Author(s): James Agee
In 1941, James Agee and Walker Evans published Let Us Now Praise Famous Men (Penguin Classics, 2006). It was a book which shattered journalistic and literary conventions. Cotton Tenats is an indispensable companion piece. The history of this new volume can be traced back to an assignment for Fortune magazine, which sent Agee and Evans to Alabama in the summer of 1936 and formed the basis for Famous Men. A recent re-examination of Fortune's archives showed that the report was far larger than previously thought - it is this material that forms the basis of Cotton Tenants.
"A masterpiece of the magazine reporter's art. It is lucid, evocative, empathetic, deeply reported, consistently surprising, plainly argued, and illuminated, page after page, with poetic leaps of transcendent clarity."--"Fortune" "Agee squabbled with his editors over what he felt was the exploitation and trivialization of destitute American families.... What readers are about to discover now is what all the fighting was about." --"The New York Times" ""Cotton Tenants" reads with the spare and measured beauty of a writer who knows that under the social circumstances he can only allow himself so much. It is a deeply moving work..."Cotton Tenants" is fresh and painful reading." --"The Awl " "That's the first thing to be said about this essay: "Fortune" was crazy not to run it. It was a failure of nerve, and a lost chance at running one of the great magazine pieces from that era."--John Jeremiah Sullivan, "Bookforum" "An all-in, embracive rendering, panoramic as Brueghel while typecasting like Ben Shahn . . . Agee may be our foundational maximalist, the progenitor of Norman Mailer, Thomas Pynchon, and David Foster Wallace."--"The Los Angeles Review of Books" "A paragon of lyrical realism, the book is a legend. . .Agee writes with clinical, angry precision." --"The Boston Globe" "Agee's discerning eye, crushing bluntness, and forward-falling prose poetry urge along before dunking readers' senses, again and again, into the families' way of life. Disdainful of sentiment and melodrama, Agee shows no bias, revealing his subjects and skewering both oppressors and supposed reformers." --"Booklist" Praise for James Agee and "Let Us Now Praise Famous Men " "A book of wonders--an untamable American classic in the same line as "Leaves of Grass "and "Moby-Dick."" --David Denby, "The New Yorker"""Let Us Now Praise Famous Men" is . . . a classic work, an exercise in pure, declarative humanism. It will read true forever." --David Simon, creator of "The Wire" "The most copiously talented writer of my generation." --Dwight Macdonald "The most realistic and most important moral effort of our American generation." --Lionel Trilling "The most remarkable regular event in American journalism today." --W. H. Auden "From the Hardcover edition."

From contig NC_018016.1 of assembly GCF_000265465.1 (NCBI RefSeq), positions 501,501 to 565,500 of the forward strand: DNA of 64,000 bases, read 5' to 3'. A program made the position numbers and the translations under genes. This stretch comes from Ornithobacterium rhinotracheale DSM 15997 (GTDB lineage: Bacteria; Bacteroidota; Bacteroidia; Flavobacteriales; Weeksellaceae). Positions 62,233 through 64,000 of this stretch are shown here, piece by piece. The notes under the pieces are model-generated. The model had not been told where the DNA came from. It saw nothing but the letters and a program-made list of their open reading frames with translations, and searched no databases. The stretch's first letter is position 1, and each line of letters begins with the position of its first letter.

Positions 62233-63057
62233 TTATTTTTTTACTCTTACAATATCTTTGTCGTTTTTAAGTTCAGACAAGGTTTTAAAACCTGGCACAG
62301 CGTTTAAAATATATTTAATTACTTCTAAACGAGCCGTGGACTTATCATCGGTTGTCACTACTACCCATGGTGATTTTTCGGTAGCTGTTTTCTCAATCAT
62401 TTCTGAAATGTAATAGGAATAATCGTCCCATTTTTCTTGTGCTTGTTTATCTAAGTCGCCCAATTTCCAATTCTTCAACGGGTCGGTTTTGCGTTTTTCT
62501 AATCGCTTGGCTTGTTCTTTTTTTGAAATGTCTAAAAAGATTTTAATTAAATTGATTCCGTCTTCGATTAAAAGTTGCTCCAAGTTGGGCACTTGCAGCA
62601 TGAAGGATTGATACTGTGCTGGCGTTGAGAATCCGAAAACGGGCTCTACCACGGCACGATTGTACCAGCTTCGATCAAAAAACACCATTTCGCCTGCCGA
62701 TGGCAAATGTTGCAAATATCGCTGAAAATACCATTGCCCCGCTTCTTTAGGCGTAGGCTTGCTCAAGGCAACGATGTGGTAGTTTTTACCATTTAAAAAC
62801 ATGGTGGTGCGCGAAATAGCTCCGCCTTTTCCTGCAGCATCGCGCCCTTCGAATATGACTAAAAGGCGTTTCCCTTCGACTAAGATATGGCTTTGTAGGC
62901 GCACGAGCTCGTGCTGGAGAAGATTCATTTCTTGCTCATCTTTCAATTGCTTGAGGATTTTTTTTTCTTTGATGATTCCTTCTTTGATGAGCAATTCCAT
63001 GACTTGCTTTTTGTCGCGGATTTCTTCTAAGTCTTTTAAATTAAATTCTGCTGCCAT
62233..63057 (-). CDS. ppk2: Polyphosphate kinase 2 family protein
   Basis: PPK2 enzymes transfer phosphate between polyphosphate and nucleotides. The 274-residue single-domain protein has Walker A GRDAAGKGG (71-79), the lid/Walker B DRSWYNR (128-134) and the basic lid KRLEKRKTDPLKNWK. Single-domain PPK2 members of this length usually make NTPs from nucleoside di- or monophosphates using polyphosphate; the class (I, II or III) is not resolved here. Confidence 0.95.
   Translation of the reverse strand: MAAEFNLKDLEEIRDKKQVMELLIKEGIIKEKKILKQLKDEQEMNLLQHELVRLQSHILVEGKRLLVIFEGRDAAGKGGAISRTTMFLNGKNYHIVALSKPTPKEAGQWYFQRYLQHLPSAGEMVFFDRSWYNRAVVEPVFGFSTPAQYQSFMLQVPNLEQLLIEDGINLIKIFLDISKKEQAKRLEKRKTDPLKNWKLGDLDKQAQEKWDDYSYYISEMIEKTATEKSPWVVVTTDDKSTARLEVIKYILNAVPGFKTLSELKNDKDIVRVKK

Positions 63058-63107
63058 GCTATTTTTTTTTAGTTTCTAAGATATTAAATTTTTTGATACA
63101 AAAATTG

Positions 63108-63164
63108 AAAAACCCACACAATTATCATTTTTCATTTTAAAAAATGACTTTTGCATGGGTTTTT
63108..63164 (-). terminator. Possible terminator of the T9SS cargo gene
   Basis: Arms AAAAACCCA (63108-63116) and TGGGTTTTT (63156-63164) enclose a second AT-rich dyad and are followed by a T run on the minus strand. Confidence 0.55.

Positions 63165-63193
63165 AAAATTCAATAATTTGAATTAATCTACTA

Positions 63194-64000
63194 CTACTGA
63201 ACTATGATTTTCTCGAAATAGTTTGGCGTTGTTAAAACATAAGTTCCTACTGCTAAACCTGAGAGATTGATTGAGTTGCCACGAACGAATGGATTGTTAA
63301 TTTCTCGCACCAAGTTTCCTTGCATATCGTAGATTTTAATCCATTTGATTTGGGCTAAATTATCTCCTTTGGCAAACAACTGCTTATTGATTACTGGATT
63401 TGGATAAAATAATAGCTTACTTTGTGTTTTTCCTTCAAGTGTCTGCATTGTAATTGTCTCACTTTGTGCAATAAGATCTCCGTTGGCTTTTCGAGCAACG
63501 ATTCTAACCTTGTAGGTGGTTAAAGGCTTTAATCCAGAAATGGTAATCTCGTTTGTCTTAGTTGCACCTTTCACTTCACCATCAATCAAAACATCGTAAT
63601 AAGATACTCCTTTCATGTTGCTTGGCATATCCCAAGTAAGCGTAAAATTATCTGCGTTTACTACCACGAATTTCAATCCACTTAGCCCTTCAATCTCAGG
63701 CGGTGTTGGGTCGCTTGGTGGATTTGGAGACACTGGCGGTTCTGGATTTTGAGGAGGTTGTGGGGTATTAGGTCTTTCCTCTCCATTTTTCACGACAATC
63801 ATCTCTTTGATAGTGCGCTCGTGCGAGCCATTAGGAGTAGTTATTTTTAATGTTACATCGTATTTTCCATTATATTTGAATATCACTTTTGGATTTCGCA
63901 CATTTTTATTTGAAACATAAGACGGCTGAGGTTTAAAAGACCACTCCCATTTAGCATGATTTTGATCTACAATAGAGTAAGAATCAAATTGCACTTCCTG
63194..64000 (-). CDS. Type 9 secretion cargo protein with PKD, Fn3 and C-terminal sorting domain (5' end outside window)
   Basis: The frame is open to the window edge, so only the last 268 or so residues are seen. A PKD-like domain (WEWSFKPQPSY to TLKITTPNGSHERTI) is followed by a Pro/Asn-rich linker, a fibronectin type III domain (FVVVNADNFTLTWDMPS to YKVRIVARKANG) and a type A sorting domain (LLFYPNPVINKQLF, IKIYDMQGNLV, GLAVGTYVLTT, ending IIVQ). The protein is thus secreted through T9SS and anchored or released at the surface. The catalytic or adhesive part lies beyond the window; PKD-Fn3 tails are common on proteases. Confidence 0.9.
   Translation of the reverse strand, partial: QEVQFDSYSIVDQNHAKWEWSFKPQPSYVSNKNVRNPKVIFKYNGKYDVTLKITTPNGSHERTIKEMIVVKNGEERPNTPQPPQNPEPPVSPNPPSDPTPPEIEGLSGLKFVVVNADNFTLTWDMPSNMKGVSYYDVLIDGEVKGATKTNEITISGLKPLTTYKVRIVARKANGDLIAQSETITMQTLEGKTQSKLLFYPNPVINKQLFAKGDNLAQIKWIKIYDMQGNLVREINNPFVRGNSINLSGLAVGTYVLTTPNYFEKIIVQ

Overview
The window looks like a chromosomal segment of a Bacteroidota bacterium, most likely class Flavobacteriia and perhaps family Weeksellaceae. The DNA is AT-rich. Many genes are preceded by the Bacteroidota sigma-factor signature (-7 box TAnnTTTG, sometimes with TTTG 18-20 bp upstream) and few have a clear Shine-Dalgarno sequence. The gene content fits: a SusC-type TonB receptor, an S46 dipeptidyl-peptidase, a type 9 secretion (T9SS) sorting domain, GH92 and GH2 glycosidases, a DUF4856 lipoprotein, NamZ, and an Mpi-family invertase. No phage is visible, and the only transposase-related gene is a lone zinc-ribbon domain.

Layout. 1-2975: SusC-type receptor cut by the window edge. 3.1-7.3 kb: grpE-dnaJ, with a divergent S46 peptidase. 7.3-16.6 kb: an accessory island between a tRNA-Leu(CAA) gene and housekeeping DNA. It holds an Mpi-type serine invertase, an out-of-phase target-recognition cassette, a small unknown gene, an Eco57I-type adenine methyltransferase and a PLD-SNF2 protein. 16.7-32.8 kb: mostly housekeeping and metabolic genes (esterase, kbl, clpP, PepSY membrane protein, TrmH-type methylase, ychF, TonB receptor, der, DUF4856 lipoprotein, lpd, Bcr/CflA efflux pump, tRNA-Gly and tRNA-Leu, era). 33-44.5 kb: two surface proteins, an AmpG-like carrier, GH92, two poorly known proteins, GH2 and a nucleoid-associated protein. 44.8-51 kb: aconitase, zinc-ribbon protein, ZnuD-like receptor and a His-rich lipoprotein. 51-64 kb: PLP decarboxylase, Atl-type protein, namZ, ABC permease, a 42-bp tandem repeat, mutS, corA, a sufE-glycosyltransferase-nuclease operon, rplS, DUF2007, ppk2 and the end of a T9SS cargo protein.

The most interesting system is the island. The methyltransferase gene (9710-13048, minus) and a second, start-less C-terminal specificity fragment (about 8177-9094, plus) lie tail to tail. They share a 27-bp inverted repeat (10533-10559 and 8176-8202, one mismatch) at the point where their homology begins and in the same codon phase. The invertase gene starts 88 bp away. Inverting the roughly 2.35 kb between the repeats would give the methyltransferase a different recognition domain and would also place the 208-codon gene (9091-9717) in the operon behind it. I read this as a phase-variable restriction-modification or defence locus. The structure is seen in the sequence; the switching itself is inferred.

JAMES AGEE(1909-55) was born in Knoxville, Tennessee, and was hired as a staff writer at "Fortune" in 1932. Two years later, his collection of poetry, "Permit Me Voyage," won the Yale Series of Younger Poets competition. His book about Alabama tenant farmers during the Great Depression, "Let Us Now Praise Famous Men," appeared in 1941. Agee was later renowned for his film criticism, which appeared regularly in "The Nation" and "Time," and for co-writing the screenplays for "The African Queen" and "The Night of the Hunter." He died two years before his major work of fiction, "A Death in the Family," was published and won the Pulitzer Prize. Photographer WALKER EVANS (1903-75)was on loan from the Resettlement Administration when he began collaborating with James Agee. He joined the staff of "Time "in 1945 and shortly afterward became an editor at "Fortune," where he stayed for the next two decades. In 1964, he became a professor at the Yale University School of Art, teaching until his death in 1975. ADAM HASLETT (introduction) is the author of "Union Atlantic" and "You Are Not a Stranger Here." JOHN SUMMERS (editor) is the editor in chief of "The Baffler."